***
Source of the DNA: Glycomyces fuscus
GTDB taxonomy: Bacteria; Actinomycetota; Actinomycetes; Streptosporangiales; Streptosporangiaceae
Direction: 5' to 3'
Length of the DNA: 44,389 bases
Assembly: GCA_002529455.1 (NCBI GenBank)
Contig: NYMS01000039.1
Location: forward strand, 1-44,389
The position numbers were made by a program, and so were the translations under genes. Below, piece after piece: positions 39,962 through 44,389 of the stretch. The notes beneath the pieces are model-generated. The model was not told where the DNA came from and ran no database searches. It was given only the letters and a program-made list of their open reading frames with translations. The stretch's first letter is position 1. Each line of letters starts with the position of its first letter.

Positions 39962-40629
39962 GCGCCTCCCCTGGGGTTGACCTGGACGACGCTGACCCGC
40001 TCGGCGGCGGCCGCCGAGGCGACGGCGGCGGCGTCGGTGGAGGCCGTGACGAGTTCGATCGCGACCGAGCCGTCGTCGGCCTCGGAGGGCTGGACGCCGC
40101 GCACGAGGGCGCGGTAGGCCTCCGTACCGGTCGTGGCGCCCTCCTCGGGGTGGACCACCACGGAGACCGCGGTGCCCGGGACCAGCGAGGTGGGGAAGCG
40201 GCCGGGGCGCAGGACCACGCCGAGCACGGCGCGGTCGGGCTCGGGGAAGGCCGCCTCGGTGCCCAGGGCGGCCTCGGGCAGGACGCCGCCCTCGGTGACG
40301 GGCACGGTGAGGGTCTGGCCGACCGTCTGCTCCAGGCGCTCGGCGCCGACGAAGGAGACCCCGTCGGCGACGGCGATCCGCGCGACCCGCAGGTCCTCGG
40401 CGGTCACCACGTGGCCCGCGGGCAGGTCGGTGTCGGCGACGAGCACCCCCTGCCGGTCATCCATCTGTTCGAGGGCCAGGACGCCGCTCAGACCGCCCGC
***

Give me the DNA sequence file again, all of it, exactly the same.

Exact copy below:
Source of the DNA: Glycomyces fuscus
GTDB taxonomy: Bacteria; Actinomycetota; Actinomycetes; Streptosporangiales; Streptosporangiaceae
Direction: 5' to 3'
Length of the DNA: 44,389 bases
Assembly: GCA_002529455.1 (NCBI GenBank)
Contig: NYMS01000039.1
Location: forward strand, 1-44,389
The position numbers were made by a program, and so were the translations under genes. Below, piece after piece: positions 39,962 through 44,389 of the stretch. The notes beneath the pieces are model-generated. The model was not told where the DNA came from and ran no database searches. It was given only the letters and a program-made list of their open reading frames with translations. The stretch's first letter is position 1. Each line of letters starts with the position of its first letter.

Positions 39962-40629
39962 GCGCCTCCCCTGGGGTTGACCTGGACGACGCTGACCCGC
40001 TCGGCGGCGGCCGCCGAGGCGACGGCGGCGGCGTCGGTGGAGGCCGTGACGAGTTCGATCGCGACCGAGCCGTCGTCGGCCTCGGAGGGCTGGACGCCGC
40101 GCACGAGGGCGCGGTAGGCCTCCGTACCGGTCGTGGCGCCCTCCTCGGGGTGGACCACCACGGAGACCGCGGTGCCCGGGACCAGCGAGGTGGGGAAGCG
40201 GCCGGGGCGCAGGACCACGCCGAGCACGGCGCGGTCGGGCTCGGGGAAGGCCGCCTCGGTGCCCAGGGCGGCCTCGGGCAGGACGCCGCCCTCGGTGACG
40301 GGCACGGTGAGGGTCTGGCCGACCGTCTGCTCCAGGCGCTCGGCGCCGACGAAGGAGACCCCGTCGGCGACGGCGATCCGCGCGACCCGCAGGTCCTCGG
40401 CGGTCACCACGTGGCCCGCGGGCAGGTCGGTGTCGGCGACGAGCACCCCCTGCCGGTCATCCATCTGTTCGAGGGCCAGGACGCCGCTCAGACCGCCCGC